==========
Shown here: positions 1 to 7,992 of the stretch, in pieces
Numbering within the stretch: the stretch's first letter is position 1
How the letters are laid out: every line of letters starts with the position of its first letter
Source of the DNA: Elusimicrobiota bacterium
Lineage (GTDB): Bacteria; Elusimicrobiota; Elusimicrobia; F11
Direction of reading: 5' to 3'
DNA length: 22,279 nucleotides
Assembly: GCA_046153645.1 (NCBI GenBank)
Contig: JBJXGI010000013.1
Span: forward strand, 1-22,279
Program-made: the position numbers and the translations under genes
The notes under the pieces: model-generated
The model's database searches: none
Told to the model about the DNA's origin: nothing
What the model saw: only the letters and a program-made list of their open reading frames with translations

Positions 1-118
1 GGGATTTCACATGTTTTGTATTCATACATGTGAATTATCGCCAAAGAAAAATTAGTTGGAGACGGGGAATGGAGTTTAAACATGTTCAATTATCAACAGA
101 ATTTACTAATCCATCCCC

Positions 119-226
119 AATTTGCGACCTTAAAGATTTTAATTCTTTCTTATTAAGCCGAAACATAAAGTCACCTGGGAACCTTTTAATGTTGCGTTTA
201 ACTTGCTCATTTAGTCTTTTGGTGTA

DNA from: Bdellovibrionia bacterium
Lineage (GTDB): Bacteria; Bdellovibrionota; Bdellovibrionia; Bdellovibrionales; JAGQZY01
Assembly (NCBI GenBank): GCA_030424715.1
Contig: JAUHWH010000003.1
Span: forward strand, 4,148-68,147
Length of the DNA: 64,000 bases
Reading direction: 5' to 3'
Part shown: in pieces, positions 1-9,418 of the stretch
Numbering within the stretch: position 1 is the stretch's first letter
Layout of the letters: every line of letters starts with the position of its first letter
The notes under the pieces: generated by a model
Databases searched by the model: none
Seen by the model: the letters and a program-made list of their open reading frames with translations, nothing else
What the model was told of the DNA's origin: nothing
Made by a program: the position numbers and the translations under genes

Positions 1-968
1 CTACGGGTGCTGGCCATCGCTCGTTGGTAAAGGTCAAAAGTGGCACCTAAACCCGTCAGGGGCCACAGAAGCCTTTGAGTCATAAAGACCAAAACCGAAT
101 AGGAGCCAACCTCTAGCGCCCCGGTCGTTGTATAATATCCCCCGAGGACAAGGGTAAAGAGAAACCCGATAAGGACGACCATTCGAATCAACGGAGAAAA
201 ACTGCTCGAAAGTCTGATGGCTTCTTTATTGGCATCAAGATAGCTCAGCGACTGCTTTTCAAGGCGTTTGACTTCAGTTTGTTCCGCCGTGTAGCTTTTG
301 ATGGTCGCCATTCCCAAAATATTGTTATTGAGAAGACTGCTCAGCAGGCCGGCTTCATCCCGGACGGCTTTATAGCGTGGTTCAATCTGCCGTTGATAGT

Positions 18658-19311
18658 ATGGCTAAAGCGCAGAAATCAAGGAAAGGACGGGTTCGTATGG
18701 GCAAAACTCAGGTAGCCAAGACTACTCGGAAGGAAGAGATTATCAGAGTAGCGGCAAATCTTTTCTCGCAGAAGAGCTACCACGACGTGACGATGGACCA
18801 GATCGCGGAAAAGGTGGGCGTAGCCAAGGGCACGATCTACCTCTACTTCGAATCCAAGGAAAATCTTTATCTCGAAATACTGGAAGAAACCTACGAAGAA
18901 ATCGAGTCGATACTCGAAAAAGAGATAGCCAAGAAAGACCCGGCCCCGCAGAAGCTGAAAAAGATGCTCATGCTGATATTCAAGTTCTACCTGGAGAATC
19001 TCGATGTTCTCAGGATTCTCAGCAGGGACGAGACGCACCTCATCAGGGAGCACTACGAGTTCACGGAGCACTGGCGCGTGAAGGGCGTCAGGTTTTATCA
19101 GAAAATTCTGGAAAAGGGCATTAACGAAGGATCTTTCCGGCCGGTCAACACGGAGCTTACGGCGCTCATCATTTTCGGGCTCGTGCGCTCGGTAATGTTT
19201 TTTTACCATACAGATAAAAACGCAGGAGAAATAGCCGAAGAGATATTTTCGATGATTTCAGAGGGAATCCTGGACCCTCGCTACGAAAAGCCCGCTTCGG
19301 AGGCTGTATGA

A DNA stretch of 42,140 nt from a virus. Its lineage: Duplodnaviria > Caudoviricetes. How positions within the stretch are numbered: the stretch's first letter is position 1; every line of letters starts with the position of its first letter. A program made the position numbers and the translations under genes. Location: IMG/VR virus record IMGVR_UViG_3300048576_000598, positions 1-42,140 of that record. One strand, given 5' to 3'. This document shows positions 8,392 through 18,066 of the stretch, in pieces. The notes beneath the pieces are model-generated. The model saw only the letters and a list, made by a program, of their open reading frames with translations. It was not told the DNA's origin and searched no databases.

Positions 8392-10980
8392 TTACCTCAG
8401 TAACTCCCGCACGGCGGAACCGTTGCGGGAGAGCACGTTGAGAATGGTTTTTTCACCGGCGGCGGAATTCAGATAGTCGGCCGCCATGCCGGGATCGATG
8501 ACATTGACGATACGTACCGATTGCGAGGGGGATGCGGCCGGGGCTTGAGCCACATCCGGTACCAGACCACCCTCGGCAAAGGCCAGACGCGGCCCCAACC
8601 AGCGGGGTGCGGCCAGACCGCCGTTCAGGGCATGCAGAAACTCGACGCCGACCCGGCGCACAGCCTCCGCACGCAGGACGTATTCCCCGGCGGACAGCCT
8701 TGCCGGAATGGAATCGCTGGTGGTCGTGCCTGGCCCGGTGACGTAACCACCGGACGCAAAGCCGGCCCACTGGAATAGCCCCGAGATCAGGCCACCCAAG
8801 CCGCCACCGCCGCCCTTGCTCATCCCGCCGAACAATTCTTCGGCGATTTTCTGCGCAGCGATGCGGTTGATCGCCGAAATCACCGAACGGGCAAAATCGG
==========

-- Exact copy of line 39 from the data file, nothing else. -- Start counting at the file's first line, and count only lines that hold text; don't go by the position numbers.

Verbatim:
101 AGGAGCCAACCTCTAGCGCCCCGGTCGTTGTATAATATCCCCCGAGGACAAGGGTAAAGAGAAACCCGATAAGGACGACCATTCGAATCAACGGAGAAAA